Anterior subcapsular cataract
Contributor: Hanna Beebe, MD
Photographer: Brice Critser, CRA
Anterior subcapsular cataracts (ASC) form after anterior lens epithelial cells become necrotic from a variety of causes including iritis, keratitis, inflammation associated with atopic dermatitis, irradiation, or electrical burns. The opacification of the lens is due to a migration of adjacent epithelial cells into the damaged area and subsequent transformation of these cells into a plaque of multiple layers of myofibroblasts. The most posterior layer of these cells remain epithelial cells and will produce a new lens capsule. Over time the myofibroblasts resolve leaving a wrinkled appearance to the lens capsule. A duplication cataract occurs when a cortical cataract develops in the same area as the ASC.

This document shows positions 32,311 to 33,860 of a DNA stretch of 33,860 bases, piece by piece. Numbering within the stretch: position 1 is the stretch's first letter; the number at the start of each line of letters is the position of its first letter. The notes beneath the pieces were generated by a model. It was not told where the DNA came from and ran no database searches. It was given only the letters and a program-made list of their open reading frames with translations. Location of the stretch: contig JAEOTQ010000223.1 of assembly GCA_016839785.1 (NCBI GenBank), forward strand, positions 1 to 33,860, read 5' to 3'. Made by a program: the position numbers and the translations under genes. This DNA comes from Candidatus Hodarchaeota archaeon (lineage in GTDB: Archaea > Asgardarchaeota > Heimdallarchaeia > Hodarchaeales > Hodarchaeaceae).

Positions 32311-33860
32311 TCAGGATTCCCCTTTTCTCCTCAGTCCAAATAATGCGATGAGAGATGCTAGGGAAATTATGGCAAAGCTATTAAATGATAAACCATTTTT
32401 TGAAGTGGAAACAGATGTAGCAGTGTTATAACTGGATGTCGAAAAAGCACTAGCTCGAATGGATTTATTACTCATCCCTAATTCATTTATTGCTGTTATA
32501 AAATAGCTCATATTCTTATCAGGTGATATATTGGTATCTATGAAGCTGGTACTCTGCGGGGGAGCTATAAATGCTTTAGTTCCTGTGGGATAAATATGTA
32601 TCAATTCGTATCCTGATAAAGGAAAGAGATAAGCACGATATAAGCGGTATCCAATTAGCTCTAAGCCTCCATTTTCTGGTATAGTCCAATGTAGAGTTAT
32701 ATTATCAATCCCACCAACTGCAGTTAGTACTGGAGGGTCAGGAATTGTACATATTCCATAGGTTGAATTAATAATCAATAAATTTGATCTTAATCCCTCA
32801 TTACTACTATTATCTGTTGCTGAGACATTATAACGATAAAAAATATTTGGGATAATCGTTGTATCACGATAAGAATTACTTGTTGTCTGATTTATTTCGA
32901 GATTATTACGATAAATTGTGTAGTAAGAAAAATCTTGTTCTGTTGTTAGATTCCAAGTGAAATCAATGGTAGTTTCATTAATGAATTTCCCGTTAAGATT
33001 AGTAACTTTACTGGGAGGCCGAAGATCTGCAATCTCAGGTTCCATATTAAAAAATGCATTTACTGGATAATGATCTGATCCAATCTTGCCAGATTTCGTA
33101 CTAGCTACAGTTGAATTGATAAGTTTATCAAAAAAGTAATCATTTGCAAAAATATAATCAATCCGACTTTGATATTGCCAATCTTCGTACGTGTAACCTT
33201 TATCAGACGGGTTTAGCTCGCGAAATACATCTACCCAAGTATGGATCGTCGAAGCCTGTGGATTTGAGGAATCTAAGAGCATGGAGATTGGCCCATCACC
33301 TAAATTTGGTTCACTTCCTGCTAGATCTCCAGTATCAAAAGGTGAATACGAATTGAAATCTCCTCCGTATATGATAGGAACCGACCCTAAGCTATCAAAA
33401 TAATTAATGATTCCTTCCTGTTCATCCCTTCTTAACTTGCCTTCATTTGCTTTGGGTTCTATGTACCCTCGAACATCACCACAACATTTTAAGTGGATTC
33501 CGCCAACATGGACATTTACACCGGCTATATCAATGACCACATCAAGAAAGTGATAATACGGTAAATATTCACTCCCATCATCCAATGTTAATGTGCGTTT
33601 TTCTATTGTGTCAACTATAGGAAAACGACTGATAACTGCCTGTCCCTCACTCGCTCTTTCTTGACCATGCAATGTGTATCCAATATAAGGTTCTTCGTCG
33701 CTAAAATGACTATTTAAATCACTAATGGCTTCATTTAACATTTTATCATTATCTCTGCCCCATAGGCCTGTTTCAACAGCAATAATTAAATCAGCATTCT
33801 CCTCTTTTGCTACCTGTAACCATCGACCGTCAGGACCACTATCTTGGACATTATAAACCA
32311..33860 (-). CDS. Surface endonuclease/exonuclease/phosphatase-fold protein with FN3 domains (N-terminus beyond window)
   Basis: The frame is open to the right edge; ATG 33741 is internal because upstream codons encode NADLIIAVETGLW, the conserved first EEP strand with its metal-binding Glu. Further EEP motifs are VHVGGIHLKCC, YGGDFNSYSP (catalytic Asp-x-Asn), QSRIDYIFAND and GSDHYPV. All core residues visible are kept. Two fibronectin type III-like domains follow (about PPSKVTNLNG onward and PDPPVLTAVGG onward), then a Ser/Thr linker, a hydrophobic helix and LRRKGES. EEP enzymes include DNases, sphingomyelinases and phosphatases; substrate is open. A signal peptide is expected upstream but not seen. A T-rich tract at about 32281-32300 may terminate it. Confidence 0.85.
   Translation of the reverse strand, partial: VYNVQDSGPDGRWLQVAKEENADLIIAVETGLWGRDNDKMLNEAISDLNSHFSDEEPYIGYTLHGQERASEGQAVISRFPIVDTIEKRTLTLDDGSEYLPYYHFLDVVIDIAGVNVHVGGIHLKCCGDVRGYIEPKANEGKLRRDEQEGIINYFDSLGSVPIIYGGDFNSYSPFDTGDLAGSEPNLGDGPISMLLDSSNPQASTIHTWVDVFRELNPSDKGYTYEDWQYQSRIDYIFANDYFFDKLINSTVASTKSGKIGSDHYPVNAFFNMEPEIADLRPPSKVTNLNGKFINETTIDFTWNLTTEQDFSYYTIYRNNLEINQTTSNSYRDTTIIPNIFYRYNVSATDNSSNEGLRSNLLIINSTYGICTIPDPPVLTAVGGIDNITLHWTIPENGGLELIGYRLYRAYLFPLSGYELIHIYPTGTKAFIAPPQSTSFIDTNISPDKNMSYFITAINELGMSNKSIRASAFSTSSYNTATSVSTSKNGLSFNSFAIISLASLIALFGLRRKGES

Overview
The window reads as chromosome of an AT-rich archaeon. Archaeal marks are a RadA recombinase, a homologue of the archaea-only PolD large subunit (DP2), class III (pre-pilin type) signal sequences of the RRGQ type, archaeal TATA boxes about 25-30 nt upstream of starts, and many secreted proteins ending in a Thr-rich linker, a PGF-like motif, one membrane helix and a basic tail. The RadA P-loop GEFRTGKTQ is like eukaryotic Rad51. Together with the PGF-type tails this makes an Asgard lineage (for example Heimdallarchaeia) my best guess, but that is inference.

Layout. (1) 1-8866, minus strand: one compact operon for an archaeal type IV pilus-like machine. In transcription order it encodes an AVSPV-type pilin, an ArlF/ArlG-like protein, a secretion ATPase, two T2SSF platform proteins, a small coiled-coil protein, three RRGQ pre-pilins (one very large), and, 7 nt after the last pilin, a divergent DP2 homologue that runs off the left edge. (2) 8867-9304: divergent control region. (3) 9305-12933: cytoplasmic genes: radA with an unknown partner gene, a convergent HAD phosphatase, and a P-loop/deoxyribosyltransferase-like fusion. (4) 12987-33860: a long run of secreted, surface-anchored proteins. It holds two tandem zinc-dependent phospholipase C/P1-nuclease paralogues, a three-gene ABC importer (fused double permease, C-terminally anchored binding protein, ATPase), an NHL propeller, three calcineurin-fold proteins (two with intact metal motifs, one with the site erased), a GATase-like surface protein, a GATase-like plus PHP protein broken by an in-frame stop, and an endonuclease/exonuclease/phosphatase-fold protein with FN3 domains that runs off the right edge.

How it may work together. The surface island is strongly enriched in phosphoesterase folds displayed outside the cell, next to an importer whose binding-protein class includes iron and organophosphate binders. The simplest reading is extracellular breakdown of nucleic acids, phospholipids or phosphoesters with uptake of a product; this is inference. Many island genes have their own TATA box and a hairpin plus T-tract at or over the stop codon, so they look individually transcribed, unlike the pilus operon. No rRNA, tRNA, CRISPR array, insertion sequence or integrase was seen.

Ophthalmic Atlas Images by EyeRounds.org, The University of Iowa are licensed under a Creative Commons Attribution-NonCommercial-NoDerivs 3.0 Unported License.